“It’s one of the very few shale resources outside of North America that works,” he said.
To increase output Chevron and its fellow oil explorers face a common dilemma: the need to pony up ever-larger outlays of cash on mega-projects for several years before they can begin to see a return on their investment.
Any hiccup -- from a developing cyclone that suspends work to currency fluctuations -- can mean delays, production disappointments and slumping share prices. On March 11, when Watson told a gathering of analysts on the top floor of New York’s St. Regis Hotel that he was cutting his 2017 output goal by 6.1 percent, investors wiped $2.54 billion in market value from Chevron’s stock in a single day.
The April shutdown of the company’s co-owned LNG terminal in Angola for extensive repairs contributed to Chevron’s reduction in its full-year 2014 production target in August. Difficulties with that $10 billion project have included labor shortages, construction fires and industrial accidents.
$150 Billion Pipeline
Output is expected to resume next year, and Watson remains steadfast that Angola LNG will become a money maker.
Watson says Chevron’s long-promised production growth is just around the corner. When it arrives, it’ll unleash an unprecedented waterfall of cash that will fund the next generation of discoveries and mega-projects, he said.
Chevron is currently involved in more than a dozen energy developments around the world with a combined price tag approaching $150 billion that are scheduled to begin pumping oil or gas by the beginning of 2017. In addition to Gorgon, these include the $6 billion ACG Chirag development in Azerbaijan, the $7 billion Clair Ridge field in the U.K.’s sector of the North Sea, the $5.6 billion Mafumeira Sul venture in Angola, and the $7.5 billion Jack/St. Malo deep-water development in the Gulf of Mexico.
Watson, whose 6-foot, 4-inch lanky frame looms tall even after he’s folded himself into a chair, smiles when he talks about LNG projects. Although they are fantastically expensive and can take a decade to construct, once up and running they’ll churn out cash for as long as the gas fields hold out. In Gorgon’s case, that’s expected to be at least 40 years, he said.
By 2017, the mega-projects currently under construction from Australia to the Gulf of Mexico will be adding enough output to swell cash flow from operations to about $55 billion a year even as project spending flattens to around $40 billion. That margin will continue to grow through the end of the decade, according to company figures.
As an economist, it’s numbers like that that make Watson so confident about his company’s future. The CEO was a freshman in a California high school when an enthusiastic math teacher used games and puzzles to tease out his nascent gift for calculation, a passion that eventually steered Watson into finance and economics. He doesn’t hesitate when asked if he remembers the teacher’s name: “Of course, Ed Arbuckle,” he said. “He was wonderful.”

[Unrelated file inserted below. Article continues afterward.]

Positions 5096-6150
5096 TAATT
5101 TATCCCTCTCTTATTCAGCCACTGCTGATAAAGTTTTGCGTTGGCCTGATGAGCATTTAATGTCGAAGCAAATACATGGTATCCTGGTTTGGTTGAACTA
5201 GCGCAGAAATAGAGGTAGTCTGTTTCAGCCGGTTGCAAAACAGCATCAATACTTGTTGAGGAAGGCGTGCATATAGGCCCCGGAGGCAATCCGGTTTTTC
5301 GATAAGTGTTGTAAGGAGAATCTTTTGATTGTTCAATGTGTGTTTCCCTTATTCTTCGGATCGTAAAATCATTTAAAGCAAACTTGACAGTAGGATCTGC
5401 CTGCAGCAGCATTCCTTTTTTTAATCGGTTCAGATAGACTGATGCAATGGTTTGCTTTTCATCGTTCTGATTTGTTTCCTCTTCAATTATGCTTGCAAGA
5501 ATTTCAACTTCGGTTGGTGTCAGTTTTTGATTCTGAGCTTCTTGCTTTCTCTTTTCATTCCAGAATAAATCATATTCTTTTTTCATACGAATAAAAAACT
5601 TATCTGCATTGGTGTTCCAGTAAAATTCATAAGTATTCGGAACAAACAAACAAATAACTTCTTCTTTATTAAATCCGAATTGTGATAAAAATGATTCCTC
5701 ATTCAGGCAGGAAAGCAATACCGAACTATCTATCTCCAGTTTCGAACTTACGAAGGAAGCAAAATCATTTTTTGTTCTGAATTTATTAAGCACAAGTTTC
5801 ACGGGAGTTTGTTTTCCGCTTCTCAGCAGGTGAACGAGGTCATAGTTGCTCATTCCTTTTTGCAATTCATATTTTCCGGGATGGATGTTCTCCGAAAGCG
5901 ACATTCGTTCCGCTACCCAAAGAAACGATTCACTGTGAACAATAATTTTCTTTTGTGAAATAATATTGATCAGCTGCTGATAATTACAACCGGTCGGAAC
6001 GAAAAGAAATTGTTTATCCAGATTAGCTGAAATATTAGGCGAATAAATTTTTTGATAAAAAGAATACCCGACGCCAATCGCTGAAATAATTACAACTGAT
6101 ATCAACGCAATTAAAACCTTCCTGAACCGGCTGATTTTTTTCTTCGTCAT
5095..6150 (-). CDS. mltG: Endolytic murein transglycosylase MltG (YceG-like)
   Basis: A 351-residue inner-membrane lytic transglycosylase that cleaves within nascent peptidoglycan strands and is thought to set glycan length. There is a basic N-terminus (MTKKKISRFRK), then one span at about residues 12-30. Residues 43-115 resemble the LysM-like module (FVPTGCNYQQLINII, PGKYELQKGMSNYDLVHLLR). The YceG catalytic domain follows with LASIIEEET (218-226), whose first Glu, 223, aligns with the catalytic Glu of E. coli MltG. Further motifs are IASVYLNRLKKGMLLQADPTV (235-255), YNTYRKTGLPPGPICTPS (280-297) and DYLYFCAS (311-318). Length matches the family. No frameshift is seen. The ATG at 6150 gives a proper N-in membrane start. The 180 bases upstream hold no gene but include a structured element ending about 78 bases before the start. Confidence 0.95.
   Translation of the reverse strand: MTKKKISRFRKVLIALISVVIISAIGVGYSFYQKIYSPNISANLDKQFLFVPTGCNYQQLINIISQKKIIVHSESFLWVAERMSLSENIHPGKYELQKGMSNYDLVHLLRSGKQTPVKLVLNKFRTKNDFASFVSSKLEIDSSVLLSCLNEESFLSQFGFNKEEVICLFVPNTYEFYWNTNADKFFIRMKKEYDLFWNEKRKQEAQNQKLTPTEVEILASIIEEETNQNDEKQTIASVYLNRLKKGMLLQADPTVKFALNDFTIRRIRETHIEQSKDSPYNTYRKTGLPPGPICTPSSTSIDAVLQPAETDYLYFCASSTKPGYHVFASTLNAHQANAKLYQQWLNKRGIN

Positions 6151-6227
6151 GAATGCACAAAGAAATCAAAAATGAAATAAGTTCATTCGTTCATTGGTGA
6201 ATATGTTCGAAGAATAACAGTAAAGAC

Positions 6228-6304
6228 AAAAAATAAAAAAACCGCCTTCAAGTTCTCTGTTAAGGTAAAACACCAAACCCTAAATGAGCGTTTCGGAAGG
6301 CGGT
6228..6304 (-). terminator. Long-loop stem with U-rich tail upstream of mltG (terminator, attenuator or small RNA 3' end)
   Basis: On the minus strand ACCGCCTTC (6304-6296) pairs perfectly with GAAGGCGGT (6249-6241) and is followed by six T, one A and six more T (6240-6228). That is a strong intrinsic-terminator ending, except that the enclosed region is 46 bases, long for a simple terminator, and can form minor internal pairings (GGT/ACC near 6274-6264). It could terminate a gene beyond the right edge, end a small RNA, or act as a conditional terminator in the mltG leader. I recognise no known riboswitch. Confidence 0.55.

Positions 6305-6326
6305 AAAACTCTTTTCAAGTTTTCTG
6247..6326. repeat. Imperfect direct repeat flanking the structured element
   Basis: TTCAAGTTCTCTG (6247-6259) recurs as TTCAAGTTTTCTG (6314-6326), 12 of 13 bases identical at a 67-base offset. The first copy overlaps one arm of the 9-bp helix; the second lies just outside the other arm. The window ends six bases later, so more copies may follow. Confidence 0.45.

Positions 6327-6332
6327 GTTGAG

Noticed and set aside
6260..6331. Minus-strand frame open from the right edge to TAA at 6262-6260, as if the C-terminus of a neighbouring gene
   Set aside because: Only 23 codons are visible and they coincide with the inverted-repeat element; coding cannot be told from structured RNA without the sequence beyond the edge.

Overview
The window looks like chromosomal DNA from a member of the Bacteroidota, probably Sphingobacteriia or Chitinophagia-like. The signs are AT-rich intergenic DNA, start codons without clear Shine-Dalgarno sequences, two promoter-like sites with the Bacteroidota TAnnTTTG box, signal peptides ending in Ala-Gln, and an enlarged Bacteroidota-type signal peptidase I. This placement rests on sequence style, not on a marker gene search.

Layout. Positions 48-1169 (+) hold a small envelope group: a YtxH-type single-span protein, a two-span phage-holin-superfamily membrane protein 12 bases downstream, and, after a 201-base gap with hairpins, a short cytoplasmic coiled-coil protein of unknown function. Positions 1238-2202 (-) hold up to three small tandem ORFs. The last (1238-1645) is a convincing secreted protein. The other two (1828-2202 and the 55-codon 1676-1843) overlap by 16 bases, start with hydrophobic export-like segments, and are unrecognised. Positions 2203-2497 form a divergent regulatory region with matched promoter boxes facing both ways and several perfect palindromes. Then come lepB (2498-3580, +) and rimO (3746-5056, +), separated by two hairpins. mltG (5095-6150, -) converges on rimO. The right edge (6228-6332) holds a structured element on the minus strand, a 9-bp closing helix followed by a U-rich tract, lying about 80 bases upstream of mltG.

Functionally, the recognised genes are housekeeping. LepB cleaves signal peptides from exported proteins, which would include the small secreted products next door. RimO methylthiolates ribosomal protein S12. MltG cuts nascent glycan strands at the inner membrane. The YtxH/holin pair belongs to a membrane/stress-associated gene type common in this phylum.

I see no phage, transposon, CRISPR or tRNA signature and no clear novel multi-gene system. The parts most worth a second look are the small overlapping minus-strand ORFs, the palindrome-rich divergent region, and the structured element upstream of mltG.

As Watson was completing his MBA at the University of Chicago in 1980, oil was regularly grabbing world headlines, highlighted by the Iran oil embargo. Intrigued by the macro-economics of the industry, he joined Chevron’s finance department and embarked on a career with the company that’s so far spanned 34 years.
Watson now uses his faith in Chevron’s forecasts to assure investors that, despite setbacks, the company has what it takes to deliver on its promises. Gorgon’s smaller, younger sister LNG project -- the $29 billion Wheatstone complex set to open in 2016 -- represents another major cash-flow source for much of this century, Watson said.
Watson still aims to hit record output of 3.1 million barrels a day by the end of 2017, down from the earlier forecast of 3.3 million barrels a day. Chevron’s production peaked in 2010 at a daily average of 2.763 million barrels, according to data compiled by Bloomberg. Since then, it has slipped steadily lower, touching 2.597 million last year.
Underlying Watson’s bullish outlook for the oil industry is his unwavering economist’s belief that the rise of the middle-class across the globe will shape priorities as governments try to strike a balance between affordability, security and the environment.
It’s one of Watson’s favorite topics, which he made a focus of a speech to the Economic Club of Minnesota in Minneapolis last month. In a professorial tone that fits with his bespectacled face and silvered brown hair, Watson says his conviction doesn’t clash with his understanding of the risks of climate change.
“I’ll just recap what my views are on the subject,” Watson, the son of schoolteachers, said in an Oct. 15 phone interview. “Every country is going to make these choices, and my observation is that most countries are choosing affordability first and then they’ll have to take a look at all three of these issues and strike a balance.”
For the foreseeable future, alternatives such as electricity from solar panels and motor fuels from soybeans will be too intermittent, expensive and scarce to seriously compete with oil and gas, he said, citing more than a decade of Chevron research into the matter.
“Yes, we have environmental challenges in our sector,” he said. “But our sector is vital to the way of life that we have. As we transition to cleaner fuels over a long period of time that are affordable to everyone, we can still contribute a great deal.”